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Euler Lagrange equation of motion

  1. Jun 1, 2015 #1
    1. The problem statement, all variables and given/known data
    Find the equations of motion for both r and [itex]\theta[/itex] of
    5E%7B2%7D%20%5Cright%29%5Cdot%7Br%7D%5E%7B2%7D+r%5E%7B2%7D%5Cdot%7B%5Ctheta%7D%20%5Cright%29-mgH.png

    2. Relevant equations
    My problem is taking the derivative wrt time of

    ex?%5Cfrac%7B%5Cpartial%20L%7D%7B%5Cpartial%20%5Cdot%7B%5Ctheta%7D%7D=mr%5E2%5Cdot%7B%5Ctheta%7D.png
    and
    [itex]\dfrac{\partial\mathcal{L}}{\partial\dot{r}}=m \dot{r} \left( 1 + \left( \dfrac{\partial H}{\partial r}\right)^2 \right)[/itex]

    3. The attempt at a solution
    So
    %7B%5Ctheta%7D%7D%20%5Cright%29=2mr%5Cdot%7Br%7D%5Cdot%7B%5Ctheta%7D+mr%5E2%5Cddot%7B%5Ctheta%7D.png
    I think this is correct. I have the solution to the second expression but I am unsure how it was found
    [itex]
    m \ddot{r} \left( 1 + \left( \dfrac{\partial H}{\partial r}\right)^2 \right) + 2 m \dot{r}^2 \dfrac{\partial H}{\partial r}\dfrac{\partial^2 H}{\partial r \partial t}
    [/itex]
    The first part of this expression is fine it is the second part I am unsure of.
     
  2. jcsd
  3. Jun 1, 2015 #2

    Orodruin

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    Please specify what ##H## is a function of.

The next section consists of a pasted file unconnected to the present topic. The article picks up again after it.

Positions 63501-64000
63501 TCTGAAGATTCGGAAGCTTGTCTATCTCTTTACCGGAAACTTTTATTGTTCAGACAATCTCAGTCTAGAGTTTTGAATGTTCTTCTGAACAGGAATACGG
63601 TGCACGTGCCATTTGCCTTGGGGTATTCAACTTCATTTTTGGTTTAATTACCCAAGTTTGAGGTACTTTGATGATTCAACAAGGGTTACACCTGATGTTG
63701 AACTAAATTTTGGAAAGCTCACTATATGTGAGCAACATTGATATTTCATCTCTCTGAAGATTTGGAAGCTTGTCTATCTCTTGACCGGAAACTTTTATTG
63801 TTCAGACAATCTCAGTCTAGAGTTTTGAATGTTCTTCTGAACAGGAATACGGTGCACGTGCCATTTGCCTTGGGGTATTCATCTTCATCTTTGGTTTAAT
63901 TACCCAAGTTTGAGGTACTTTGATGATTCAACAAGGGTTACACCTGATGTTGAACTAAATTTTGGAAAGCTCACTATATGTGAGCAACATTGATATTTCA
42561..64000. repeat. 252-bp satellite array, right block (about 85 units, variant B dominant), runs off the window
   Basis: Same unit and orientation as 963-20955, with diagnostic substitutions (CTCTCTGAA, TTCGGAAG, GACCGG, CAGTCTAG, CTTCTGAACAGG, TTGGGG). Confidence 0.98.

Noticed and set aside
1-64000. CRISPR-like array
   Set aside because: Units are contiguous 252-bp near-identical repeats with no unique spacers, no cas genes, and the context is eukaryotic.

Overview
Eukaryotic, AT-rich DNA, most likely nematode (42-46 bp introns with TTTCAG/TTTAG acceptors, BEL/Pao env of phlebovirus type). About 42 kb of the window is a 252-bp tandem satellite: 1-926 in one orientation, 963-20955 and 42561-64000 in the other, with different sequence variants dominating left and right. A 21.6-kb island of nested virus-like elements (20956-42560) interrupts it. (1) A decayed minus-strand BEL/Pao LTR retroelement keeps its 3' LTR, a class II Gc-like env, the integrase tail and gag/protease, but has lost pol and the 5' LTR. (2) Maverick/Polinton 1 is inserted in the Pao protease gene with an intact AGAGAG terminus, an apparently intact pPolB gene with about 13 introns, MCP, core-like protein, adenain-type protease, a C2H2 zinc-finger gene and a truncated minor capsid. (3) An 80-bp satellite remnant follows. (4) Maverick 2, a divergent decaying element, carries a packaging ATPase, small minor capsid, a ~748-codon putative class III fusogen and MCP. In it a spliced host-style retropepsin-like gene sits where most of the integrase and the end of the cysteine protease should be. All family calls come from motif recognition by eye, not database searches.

4. Jun 1, 2015 #3
    HI, sorry H(r).
     
  5. Jun 1, 2015 #4

    Orodruin

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    So if H is only a function of r, the only possible derivative of H is the total derivative wrt r. Since r depends on t, the derivative wrt t is given by the chain rule. This also goes for dH/dr, which is also a function of r. The partial derivative of H wrt t does not make sense if H does not depend explicitly on t.
     
  6. Jun 1, 2015 #5

    Ray Vickson

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    So, if we write ##K(r) = (\partial H(r) /\partial r)^2## (which is just some computable function of ##r##) you have
    [tex] {\cal{L}} = \frac{1}{2} m \left((1+ K(r)) \dot{r}^2 + r^2 \dot{\theta} \right) - mgH(r) [/tex]
    Thus,
    [tex] {\cal{L}}_r \equiv \partial {\cal{L}} /\partial r = \frac{1}{2}m \left( K'(r) \dot{r}^2 + 2 r \dot{\theta} \right) - m g H'(r) [/tex]
    so
    [tex] \frac{d}{dt} {\cal{L}}_r = \frac{1}{2} m \left( K''(r) \dot{r}^3 + K'(r) 2 \dot{r} \ddot{r} + 2 \dot{\theta} \right) - mg H''(r) \dot{r} [/tex]

    If ##H## does not depend explicitly on ##t## there should be no ##\partial H/\partial t## anywhere.
     
  7. Jun 1, 2015 #6

    Orodruin

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    This, although correct, is not relevant for the Euler-Lagrange equations which contain what you would call ##d\mathcal L_{\dot r}/dt##. Also, please allow the OP to try to do the derivatives for himself.
     
  8. Jun 1, 2015 #7

    Ray Vickson

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    You are right. Anyway, the OP did try to obtain the derivatives for himself, but made some errors. I admit maybe I should have not written so much detail (which does not matter anyway, since I did the wrong calculation!).
     
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